The following is an excerpt from the case of Philippine Blooming Mills Employment Organization v Philippine Blooming Mills Co Inc, stating the basic concepts and principles of the Bill of Rights.
(1) In a democracy, the preservation and enhancement of the dignity and worth of the human personality is the central core as well as the cardinal article of faith of our civilization. The inviolable character of man as an individual must be “protected to the largest possible extent in his thoughts and in his beliefs as the citadel of his person.”
(2) The Bill of Rights is designed to preserve the ideals of liberty, equality and security “against the assaults of opportunism, the expediency of the passing hour, the erosion of small encroachments, and the scorn and derision of those who have no patience with general principles.”
In the pithy language of Mr. Justice Robert Jackson, the purpose of the Bill of Rights is to withdraw “certain subjects from the vicissitudes of political controversy, to place them beyond the reach of majorities and officials, and to establish them as legal principles to be applied by the courts. One’s rights to life, liberty and property, to free speech, or free press, freedom of worship and assembly, and other fundamental rights may not be submitted to a vote; they depend on the outcome of no elections.” Laski proclaimed that “the happiness of the individual, not the well-being of the State, was the criterion by which its behaviour was to be judged. His interests, not its power, set the limits to the authority it was entitled to exercise.”
(3) The freedoms of expression and of assembly as well as the right to petition are included among the immunities reserved by the sovereign people, in the rhetorical aphorism of Justice Holmes, to protect the ideas that we abhor or hate more than the ideas we cherish; or as Socrates insinuated, not only to protect the minority who want to talk, but also to benefit the majority who refuse to listen. And as Justice Douglas cogently stresses it, the liberties of one are the liberties of all; and the liberties of one are not safe unless the liberties of all are protected.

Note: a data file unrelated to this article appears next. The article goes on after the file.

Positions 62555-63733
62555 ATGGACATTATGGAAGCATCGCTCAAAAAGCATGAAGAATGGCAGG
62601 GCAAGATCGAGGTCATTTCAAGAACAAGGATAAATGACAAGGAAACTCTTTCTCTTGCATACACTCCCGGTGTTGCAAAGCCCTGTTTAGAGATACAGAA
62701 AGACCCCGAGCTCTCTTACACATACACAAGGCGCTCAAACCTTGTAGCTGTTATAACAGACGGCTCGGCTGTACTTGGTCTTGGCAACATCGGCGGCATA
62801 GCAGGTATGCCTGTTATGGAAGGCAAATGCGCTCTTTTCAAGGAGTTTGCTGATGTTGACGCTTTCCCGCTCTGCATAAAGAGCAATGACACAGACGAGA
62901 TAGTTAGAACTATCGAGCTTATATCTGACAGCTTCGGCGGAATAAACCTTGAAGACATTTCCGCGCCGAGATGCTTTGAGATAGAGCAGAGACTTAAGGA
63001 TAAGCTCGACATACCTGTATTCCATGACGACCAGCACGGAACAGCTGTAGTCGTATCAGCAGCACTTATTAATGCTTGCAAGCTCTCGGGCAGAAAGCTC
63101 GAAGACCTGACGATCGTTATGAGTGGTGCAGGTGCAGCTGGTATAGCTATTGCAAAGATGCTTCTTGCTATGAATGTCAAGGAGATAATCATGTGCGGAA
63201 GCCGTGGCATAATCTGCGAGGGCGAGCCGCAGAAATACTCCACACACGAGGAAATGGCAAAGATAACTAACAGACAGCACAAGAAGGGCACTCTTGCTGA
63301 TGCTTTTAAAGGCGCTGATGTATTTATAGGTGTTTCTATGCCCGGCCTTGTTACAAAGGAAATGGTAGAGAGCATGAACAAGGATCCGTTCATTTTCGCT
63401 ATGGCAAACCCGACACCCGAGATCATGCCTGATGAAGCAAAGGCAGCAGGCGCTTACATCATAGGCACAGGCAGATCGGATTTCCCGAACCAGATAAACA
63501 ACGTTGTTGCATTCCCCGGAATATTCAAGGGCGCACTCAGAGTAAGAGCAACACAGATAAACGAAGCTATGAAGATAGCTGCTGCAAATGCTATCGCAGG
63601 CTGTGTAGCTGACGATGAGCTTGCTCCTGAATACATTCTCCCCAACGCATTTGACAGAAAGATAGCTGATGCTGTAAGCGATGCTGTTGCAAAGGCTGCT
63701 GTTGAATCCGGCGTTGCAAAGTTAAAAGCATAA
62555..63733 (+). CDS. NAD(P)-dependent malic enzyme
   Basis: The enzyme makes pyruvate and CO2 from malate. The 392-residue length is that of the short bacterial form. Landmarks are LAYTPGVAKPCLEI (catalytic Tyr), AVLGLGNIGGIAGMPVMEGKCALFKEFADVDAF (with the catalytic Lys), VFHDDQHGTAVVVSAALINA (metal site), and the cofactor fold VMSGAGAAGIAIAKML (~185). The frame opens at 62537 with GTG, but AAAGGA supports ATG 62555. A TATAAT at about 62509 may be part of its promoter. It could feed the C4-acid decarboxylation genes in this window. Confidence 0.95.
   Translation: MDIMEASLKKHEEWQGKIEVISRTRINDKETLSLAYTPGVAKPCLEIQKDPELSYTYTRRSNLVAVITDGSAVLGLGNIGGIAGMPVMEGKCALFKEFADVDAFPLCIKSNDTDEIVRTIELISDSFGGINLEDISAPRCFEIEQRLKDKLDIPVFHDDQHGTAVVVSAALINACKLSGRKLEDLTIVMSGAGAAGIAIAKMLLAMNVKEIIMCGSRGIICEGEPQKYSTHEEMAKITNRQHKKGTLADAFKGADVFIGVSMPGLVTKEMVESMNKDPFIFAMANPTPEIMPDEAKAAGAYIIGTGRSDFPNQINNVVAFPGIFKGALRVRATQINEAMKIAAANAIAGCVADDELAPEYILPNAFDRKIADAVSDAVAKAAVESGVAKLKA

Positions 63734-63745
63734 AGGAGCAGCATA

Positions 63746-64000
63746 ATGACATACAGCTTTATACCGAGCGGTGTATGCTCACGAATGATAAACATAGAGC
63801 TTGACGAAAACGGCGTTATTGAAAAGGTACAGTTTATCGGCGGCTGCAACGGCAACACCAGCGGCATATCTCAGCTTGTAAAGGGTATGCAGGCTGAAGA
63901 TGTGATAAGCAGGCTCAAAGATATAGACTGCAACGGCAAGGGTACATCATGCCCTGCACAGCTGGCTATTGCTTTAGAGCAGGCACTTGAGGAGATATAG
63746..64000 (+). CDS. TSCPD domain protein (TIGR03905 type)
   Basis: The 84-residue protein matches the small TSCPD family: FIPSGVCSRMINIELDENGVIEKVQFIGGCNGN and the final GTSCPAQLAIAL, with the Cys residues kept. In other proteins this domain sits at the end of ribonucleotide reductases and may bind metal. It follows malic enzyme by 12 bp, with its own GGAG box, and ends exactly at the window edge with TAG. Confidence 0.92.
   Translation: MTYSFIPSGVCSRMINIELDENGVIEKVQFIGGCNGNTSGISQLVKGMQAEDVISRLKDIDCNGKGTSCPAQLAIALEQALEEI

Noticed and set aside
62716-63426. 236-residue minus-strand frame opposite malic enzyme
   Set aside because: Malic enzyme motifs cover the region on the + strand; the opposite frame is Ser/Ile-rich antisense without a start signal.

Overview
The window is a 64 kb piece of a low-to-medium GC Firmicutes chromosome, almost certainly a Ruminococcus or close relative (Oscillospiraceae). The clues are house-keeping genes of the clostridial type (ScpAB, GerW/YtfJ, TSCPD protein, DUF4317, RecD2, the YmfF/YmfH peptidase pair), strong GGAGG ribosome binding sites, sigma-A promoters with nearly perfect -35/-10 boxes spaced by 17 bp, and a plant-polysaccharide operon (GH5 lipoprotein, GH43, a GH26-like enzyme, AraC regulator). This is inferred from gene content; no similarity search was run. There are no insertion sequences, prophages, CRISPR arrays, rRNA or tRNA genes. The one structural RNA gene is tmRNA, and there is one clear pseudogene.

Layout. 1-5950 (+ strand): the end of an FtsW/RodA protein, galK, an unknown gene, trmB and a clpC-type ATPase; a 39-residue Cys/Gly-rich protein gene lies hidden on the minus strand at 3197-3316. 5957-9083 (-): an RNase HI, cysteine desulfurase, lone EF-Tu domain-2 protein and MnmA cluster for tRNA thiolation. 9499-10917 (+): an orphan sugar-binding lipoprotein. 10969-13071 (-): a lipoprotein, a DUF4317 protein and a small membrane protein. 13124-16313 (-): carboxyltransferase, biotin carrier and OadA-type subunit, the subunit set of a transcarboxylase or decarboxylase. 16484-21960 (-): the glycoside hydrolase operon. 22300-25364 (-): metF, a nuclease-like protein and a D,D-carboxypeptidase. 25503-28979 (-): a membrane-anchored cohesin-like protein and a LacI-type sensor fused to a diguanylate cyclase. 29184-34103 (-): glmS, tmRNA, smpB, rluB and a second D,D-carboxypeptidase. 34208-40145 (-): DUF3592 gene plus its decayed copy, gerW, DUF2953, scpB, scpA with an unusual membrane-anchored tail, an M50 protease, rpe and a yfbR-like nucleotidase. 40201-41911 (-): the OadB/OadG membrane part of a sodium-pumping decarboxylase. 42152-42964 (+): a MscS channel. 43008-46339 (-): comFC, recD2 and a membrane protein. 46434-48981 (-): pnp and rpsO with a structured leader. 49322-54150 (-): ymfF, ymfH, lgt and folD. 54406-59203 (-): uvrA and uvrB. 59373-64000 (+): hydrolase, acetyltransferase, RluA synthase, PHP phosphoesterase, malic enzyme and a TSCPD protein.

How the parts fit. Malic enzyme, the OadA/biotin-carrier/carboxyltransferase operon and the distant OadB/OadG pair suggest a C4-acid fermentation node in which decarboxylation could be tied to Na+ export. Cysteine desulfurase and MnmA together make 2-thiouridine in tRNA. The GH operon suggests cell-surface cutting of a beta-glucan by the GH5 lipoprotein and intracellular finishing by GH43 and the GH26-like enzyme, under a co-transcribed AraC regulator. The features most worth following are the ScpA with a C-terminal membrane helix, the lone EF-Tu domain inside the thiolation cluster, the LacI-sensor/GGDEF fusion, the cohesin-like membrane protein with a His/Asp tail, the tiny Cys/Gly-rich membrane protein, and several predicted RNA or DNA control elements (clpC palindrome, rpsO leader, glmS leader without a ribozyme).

(4) The rights of free expression, free assembly and petition, are not only civil rights but also political rights essential to man’s enjoyment of his life, to his happiness and to his full and complete fulfillment. Thru these freedoms the citizens can participate not merely in the periodic establishment of the government through their suffrage but also in the administration of public affairs as well as in the discipline of abusive public officers. The citizen is accorded these rights so that he can appeal to the appropriate governmental officers or agencies for redress and protection as well as for the imposition of the lawful sanctions on erring public officers and employees.
(5) While the Bill of Rights also protects property rights, the primacy of human rights over property rights is recognized. Because these freedoms are “delicate and vulnerable, as well as supremely precious in our society” and the “threat of sanctions may deter their exercise almost as potently as the actual application of sanctions,” they “need breathing space to survive,” permitting government regulation only “with narrow specificity.”
Property and property rights can be lost thru prescription; but human rights are imprescriptible. If human rights are extinguished by the passage of time, then the Bill of Rights is a useless attempt to limit the power of government and ceases to be an efficacious shield against the tyranny of officials, of majorities, of the influential and powerful, and of oligarchs — political, economic or otherwise.
In the hierarchy of civil liberties, the rights of free expression and of assembly occupy a preferred position as they are essential to the preservation and vitality of our civil and political institutions; and such priority “gives these liberties the sanctity and the sanction not permitting dubious intrusions.”
The superiority of these freedoms over property rights is underscored by the fact that a mere reasonable or rational relation between the means employed by the law and its object or purpose — that the law is neither arbitrary nor discriminatory nor oppressive — would suffice to validate a law which restricts or impairs property rights. On the other hand, a constitutional or valid infringement of human rights requires a more stringent criterion, namely existence of a grave and immediate danger of a substantive evil which the State has the right to prevent. So it has been stressed in the main opinion of Mr. Justice Fernando in Gonzales vs. Comelec and reiterated by the writer of the opinion in Imbong vs. Ferrer. It should be added that Mr. Justice Barredo inGonzales vs. Comelec, supra, like Justices Douglas, Black and Goldberg in N.Y. Times Co. vs. Sullivan, believes that the freedoms of speech and of the press as well as of peaceful assembly and of petition for redress of grievances are absolute when directed against public officials or “when exercised in relation to our right to choose the men and women by whom we shall be governed,” even as Mr. Justice Castro relies on the balancing-of-interests test. Chief Justice Vinson is partial to the improbable danger rule formulated by Chief Judge Learned Hand, viz. — whether the gravity of the evil, discounted by its improbability, justifies such invasion of free expression as is necessary to avoid the danger.